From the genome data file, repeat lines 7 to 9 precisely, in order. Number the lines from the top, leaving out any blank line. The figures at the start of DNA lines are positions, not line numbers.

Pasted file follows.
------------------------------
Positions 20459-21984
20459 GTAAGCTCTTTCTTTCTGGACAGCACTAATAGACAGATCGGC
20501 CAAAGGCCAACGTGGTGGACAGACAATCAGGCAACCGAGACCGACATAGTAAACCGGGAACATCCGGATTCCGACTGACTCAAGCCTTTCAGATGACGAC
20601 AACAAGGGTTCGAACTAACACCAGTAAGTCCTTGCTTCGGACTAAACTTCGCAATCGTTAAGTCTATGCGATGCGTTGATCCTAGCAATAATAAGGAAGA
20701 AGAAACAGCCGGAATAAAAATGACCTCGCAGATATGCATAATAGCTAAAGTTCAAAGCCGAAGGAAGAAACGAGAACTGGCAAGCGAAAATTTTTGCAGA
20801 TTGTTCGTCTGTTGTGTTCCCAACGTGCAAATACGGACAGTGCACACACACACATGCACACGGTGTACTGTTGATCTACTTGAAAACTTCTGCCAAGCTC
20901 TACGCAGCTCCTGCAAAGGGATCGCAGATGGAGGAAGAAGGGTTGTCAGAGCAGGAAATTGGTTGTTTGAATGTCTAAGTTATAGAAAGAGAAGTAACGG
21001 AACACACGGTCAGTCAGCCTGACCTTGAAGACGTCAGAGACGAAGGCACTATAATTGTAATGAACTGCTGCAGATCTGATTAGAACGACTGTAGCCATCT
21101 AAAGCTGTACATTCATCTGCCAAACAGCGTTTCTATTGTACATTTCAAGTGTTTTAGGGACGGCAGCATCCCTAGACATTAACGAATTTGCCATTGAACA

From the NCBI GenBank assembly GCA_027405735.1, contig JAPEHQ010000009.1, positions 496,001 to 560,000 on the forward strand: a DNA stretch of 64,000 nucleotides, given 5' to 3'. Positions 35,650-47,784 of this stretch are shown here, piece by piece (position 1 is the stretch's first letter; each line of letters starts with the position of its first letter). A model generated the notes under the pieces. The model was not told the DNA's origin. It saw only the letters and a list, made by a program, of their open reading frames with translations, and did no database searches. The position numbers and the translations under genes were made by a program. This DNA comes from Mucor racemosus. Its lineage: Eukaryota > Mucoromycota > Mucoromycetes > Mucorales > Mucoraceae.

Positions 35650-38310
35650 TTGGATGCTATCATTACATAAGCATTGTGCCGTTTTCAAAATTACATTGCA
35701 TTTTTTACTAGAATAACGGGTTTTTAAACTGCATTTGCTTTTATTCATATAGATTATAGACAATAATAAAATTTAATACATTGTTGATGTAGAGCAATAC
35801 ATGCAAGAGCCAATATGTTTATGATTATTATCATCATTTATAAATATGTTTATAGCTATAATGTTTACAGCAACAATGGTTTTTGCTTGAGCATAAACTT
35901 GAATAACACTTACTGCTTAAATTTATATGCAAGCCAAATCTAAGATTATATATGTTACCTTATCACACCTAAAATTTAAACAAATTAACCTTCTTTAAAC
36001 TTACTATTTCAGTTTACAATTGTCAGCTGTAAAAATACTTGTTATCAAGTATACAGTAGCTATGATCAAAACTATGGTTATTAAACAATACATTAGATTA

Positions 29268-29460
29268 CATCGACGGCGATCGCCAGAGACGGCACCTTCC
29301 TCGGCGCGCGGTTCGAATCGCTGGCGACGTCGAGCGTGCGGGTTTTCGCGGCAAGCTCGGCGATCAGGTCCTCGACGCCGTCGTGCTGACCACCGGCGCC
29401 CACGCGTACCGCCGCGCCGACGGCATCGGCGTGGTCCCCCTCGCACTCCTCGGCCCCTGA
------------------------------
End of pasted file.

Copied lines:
20901 TACGCAGCTCCTGCAAAGGGATCGCAGATGGAGGAAGAAGGGTTGTCAGAGCAGGAAATTGGTTGTTTGAATGTCTAAGTTATAGAAAGAGAAGTAACGG
21001 AACACACGGTCAGTCAGCCTGACCTTGAAGACGTCAGAGACGAAGGCACTATAATTGTAATGAACTGCTGCAGATCTGATTAGAACGACTGTAGCCATCT
21101 AAAGCTGTACATTCATCTGCCAAACAGCGTTTCTATTGTACATTTCAAGTGTTTTAGGGACGGCAGCATCCCTAGACATTAACGAATTTGCCATTGAACA